era of unprecedented global economic growth. As was the case in the Progressive Era
of the early twentieth century, govemment and business worked together to produce
regulation—and the end result, while hardly perfect, emerged as a marked improvement
over the past.
Rather than pointing to the industry as an example of what's wrong, then, perhaps we
might use it as an imperfect-but-informative "how to" case study in academic, research,
and policy settings. Today, those who criticize America's "gambling problem" might
be well advised to take a closer look at the targeted industry itself. What they may see
is a highly-regulated industry, where customers have been protected from unscrupulous
operators. In contrast, regulators of the banking and securities industry are accused
of, at a minimum, misfeasance in allowing toxic assets, sub prime loans, complicated
derivatives, and credit swaps to run wild (and essentially unregulated) — while its
customers have stood by largely unprotected by govemment or industry. If you are one
of the many consumers who has misplaced her confidence in 2009, which of these two
approaches inspires trust?
And while the gaming industry no doubt faces massive challenges today (with
too much debt and not enough inflows in a time of precipitous economic declines
worldwide), this broader, longer historical trajectory remains clear. This is why today's
gaming leaders are often quick to point out that theirs is the rare US industry that one clear reason why the industry was able to take off was because itSingapore, where it remains illegal towants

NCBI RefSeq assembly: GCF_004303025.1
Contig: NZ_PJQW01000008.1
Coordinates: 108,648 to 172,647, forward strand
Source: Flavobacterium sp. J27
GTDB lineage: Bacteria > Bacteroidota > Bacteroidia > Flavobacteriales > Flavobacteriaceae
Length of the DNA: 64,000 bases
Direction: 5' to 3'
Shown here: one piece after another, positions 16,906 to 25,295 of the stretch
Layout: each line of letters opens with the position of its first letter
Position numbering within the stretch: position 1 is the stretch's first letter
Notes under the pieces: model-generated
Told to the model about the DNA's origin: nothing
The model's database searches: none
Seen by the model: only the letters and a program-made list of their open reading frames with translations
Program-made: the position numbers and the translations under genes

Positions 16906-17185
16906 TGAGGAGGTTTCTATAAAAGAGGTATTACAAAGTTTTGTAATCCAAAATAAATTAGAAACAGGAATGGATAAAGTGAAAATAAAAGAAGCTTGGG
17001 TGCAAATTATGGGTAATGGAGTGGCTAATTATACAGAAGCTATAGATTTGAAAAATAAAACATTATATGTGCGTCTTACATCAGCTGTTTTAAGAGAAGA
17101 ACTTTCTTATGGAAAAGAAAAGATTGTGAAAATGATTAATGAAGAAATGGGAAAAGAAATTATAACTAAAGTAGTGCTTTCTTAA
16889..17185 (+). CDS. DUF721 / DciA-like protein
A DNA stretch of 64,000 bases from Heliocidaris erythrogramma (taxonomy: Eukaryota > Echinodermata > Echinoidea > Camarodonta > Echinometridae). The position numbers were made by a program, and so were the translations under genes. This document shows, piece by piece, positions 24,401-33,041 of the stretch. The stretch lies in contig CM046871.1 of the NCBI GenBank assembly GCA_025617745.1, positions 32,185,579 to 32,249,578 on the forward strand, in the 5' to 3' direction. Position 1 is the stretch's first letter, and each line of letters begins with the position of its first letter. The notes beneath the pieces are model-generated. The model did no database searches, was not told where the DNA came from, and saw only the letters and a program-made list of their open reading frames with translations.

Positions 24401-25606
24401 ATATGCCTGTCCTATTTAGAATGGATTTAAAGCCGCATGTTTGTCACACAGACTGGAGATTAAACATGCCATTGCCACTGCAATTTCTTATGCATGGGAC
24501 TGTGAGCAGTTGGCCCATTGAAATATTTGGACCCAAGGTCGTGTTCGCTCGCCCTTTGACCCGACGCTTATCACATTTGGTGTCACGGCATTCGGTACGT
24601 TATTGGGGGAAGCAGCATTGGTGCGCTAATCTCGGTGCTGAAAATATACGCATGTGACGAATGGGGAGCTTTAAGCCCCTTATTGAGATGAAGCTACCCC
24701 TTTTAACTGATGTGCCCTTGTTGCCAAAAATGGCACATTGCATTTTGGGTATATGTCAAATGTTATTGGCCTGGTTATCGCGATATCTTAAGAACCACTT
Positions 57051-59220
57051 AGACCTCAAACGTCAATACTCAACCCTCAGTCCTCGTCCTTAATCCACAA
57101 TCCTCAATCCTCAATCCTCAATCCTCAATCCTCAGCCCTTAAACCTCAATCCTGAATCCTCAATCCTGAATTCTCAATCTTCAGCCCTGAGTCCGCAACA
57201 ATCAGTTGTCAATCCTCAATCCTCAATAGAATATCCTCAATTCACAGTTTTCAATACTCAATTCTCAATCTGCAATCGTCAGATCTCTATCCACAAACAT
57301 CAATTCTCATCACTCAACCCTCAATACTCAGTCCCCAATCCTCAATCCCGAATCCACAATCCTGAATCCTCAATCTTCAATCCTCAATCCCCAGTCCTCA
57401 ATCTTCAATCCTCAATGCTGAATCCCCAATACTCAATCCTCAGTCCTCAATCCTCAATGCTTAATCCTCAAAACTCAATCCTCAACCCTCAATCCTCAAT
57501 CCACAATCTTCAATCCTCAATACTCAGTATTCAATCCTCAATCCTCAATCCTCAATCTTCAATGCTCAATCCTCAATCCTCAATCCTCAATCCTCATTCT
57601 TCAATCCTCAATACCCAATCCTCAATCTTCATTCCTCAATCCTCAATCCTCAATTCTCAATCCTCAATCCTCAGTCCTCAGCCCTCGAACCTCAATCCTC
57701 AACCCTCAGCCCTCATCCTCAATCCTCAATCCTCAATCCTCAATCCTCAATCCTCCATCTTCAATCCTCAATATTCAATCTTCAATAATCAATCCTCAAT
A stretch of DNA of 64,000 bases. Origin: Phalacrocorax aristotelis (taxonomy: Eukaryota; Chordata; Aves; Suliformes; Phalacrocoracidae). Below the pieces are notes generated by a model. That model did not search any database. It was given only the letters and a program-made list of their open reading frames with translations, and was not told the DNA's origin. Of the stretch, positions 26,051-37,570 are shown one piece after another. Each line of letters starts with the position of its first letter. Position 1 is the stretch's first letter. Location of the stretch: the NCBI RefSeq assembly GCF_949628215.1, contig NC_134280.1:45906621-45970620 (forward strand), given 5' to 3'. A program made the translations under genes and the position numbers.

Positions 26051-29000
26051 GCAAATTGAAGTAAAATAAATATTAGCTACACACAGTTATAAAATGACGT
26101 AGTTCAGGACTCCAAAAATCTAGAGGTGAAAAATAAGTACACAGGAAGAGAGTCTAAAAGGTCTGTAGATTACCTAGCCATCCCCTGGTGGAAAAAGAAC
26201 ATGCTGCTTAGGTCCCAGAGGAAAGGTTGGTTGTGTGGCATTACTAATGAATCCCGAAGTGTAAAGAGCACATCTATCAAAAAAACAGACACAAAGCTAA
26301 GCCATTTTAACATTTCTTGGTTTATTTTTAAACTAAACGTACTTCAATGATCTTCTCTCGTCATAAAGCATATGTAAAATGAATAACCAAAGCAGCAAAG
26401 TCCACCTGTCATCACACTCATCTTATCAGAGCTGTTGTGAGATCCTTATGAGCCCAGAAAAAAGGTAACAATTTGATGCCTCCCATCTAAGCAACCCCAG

strong regulation. Put simply, this is an industry that has effectively grappled with
UNLV Gaming Research & Review Journal • Volume 13 Issue I 57
the complex dance between government and the free market - or to put it in Thomas
Friedman's terms, this is one sector that has to a significant degree addressed the key
question facing our times. This is especially ironic given that in one breath, Friedman
aims his editorial sword at "crazy gambling," and in the next, he wonders where on earth
we might find a sober answer to the government-private sector quandary that baffles our
best minds today.
If we want to "coolly" figure out what the private sector can do best and governments
can do better, we could start by coolly studying gambling.
And that, for readers of this journal, is pretty... well, "cool" as my students might say.
Friedman, T. (2008, September 16). Keep it in Vegas.
March 15, 2009 at http://www.nytimes.com/2008/09/17/opinion/17friedman.html
Friess, S. (2009, February 14). Las Vegas sags as conventions cancel.
html?_r= 1 &scp=3&sq=obama%201as%20vegas&st=cse
Gambling town pushes its luck. (1995, June 20). The New York Times. RetrievedThe New YorkRetrieved March 15, 2009 at http://www.nytimes.com/2009/02/15/us/15vegas.Life.
Lionel Sawyer & Collins. (2000).
Mason, J. (2008, September 18). McCain, Obama seek reform amid economic turmoil.Nevada gaming law (3rd ed.). Las Vegas, NV: The
idUSN12345561200809]7Retrieved online March 15, 2009 at http://www.reuters.com/article/topNews/
for their thoughtful critiques of earlier drafts of this essay.
58 would like to thank Bill Eadington, Tony Lucas, and Michael GreenUNLV Gaming Research & Review Journal • Volume 13 Issue 1
Las Vegas and Houston: Global Command Centers in the Sun Belt